Jim Macken:What is to be Done? The Struggle for the Soul of the Labour Movement

Book Review

Sue Tracey

Jim Macken,What is to be Done? The Struggle for the Soul of the Labour Movement, The Federation Press, Sydney, 2012, pp. 69.

Jim Macken has a lifetime of experience to inform his research on the labour movement. An effective union organiser in the early 1950s, he was part of the fierce campaign by the Groupers to take control of the Federated Clerks’ Union from the Communists, the union of which he became president. In 1975 he became a judge of the NSW Industrial Commission, returning to the bar in 1989.

The book begins with a concise overview of the union movement and the rise of the Labor Party, starting in the early 19th century. In a chapter entitled “Social Collapse” Macken draws on an unusually wide range of authorities, from Toynbee to Camus, to explain the social changes of the 1960s and the loosening of traditional bonds. He argues that in a world where capitalism has morphed into managerial economism, and the owners of corporations are not individuals but investment managers owned by banks, pension funds and other large financial entities, the policies of corporations are determined by professional managers who may have little contact with the people working in the front line of the organisation. Workers have been dehumanised as “human resources” to be considered on par with other inputs like “mineral resources”. How does labour respond in this changed world?

Macken suggests that permanent employment has been the basis of union organisation, noting that a number of unions, such as the Health Services Union, have no membership rates for part time or casual workers. We have seen the growth of independent contractors and ‘vicarious employment’, where labour hire companies effectively lend workers to other employers – a practice associated with anti-union strategies in the United States. He is encouraged by the Hunter region Labour Co-operative Group, which was set up by the Newcastle trade union movement, in which workers are members of both a trade union and the co-operative.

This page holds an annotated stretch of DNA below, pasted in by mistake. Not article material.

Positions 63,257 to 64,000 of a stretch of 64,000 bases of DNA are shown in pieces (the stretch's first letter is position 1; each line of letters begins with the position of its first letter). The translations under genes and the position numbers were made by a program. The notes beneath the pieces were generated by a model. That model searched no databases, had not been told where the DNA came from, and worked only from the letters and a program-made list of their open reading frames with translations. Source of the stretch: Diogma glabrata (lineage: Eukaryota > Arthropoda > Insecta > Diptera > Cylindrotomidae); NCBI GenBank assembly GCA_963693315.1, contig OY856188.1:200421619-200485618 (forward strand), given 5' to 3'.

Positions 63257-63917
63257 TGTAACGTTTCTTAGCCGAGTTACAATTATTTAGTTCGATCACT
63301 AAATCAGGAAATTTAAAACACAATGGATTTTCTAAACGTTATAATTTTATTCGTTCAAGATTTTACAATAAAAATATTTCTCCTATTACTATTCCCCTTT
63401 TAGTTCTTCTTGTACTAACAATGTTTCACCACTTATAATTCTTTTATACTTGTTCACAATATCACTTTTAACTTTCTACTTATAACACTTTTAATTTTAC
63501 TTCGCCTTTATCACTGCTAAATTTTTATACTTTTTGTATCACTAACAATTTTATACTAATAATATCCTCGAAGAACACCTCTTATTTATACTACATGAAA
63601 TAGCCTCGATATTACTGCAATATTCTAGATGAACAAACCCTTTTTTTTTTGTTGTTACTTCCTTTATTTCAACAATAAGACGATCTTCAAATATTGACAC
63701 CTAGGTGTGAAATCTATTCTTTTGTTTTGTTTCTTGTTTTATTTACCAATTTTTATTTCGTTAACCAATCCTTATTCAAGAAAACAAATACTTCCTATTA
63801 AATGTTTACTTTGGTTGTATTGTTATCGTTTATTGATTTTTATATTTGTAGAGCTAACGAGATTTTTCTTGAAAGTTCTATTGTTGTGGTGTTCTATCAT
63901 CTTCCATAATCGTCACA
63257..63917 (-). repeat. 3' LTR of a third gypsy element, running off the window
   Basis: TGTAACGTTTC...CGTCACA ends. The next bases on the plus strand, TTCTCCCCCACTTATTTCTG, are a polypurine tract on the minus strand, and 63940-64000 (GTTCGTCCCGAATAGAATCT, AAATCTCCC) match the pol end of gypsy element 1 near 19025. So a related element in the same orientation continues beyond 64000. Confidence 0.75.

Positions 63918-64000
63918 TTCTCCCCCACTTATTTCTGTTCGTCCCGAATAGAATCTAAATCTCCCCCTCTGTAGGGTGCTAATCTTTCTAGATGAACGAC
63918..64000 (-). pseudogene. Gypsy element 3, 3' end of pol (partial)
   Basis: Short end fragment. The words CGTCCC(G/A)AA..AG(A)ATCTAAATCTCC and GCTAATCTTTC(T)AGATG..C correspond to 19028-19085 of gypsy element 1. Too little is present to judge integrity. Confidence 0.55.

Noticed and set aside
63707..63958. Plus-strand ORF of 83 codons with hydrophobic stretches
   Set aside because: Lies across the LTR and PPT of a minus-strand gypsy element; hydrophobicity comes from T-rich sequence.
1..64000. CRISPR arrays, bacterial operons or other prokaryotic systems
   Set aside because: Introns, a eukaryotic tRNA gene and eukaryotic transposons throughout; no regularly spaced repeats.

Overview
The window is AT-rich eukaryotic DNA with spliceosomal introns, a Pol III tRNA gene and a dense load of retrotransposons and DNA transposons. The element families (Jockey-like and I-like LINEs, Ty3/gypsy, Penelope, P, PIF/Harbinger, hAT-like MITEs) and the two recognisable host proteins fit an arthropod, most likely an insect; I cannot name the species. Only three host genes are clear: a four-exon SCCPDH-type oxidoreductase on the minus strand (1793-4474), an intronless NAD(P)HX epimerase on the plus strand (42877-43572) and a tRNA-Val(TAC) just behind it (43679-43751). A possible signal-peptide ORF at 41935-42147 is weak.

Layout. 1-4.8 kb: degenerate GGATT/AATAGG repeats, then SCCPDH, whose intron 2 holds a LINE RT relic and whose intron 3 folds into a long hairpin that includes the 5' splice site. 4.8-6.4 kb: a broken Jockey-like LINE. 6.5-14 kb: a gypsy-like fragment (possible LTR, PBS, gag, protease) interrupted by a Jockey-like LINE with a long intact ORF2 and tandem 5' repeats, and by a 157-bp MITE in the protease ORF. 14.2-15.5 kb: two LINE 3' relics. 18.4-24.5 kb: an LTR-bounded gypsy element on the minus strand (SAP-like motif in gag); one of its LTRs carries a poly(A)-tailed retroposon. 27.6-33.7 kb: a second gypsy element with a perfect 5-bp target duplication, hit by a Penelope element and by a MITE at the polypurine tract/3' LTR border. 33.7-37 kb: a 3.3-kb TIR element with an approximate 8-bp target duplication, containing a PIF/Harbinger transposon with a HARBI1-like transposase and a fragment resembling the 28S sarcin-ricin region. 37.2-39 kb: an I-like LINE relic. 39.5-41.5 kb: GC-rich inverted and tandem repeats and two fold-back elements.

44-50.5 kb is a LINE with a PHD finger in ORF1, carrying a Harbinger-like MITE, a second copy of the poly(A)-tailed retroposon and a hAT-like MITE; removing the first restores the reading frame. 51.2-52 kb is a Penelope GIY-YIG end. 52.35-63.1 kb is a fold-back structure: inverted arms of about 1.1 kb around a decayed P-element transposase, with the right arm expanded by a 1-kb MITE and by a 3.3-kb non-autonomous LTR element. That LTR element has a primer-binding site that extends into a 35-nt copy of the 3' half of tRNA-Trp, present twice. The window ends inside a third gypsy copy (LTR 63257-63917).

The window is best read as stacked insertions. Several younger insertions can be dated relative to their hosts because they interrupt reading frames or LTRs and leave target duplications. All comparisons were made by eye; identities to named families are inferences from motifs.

Union amalgamation, which occurred under the Hawke and Keating governments, led to the formation of huge unions, with union officials increasingly remote from the membership. Many amalgamations were an

ill fit, and Macken is particularly critical of the journalists being merged with Actors Equity, a move he contends led to many journalists simply leaving the union. Macken would like to see the right recognised of all workers, of whatever class, including the unemployed, to belong to the union movement. To this end he advocates OK cards, which have been discussed for many years by labour councils. Upon gaining employment the worker would be transferred to the appropriate union. People in largely non-unionised occupations, such as IT technicians and taxi drivers, should be encouraged to form unions based on a community of interest. He notes that craft unions survived amalgamations better than industrial unions.

The union movement has used tactics for a short term gain that have been detrimental to the long term strength of unions. Macken outlines a recent instance in which ambulance workers felt the HSU was neglecting them, so they formed the Emergency Medical Service Protective Association (EMSPA). In 2010 the HSU responded by asking the NSW Industrial Commission to reduce the pay at senior level by over $22,000. The EMSPA sought redress and were told by the Commission that as they were not registered, their complaints could not be heard. The HSU in turn told the disgruntled employees that “it will teach you to leave the union”.

Macken is international in his vision, looking to the Italian National League Cooperatives and Spain’s 15th largest enterprise, the Mondragon Cooperative, for models to which unions can turn. The Spanish unionists

turned to co-operatives as an alternative when the union movement and its leaders were being destroyed by the Falangists.

Macken is scathing of the closeness of the Australian Labor Party to big business, concerned at its top down style and its factionalism, and sees Arthur Caldwell as the last true labour leader before the advent of the presidential style he believes we now have. He opposes the unions having direct affiliation with the ALP, envisaging a conference of unions which would communicate its decisions to the ALP for consideration. He further proposes that ALP branches should not just be based on electorates but on

interest groups, such as work based or cultural interest groups.

Omitted from this book was the communications revolution. Engaging with people in the digital age is something that political parties are attempting – and the methodology is still in a state of flux. It is not just the Labor Party that is losing members, as for some years community organisations have had increasing trouble attracting participants and office holders.

This well-written book is not a blue print for action. It is a litany of the problems facing labour, and proposes some options for consideration by the political and industrial wings of the labour movement. It is written from the heart by a man who cares passionately about the future of working Australians.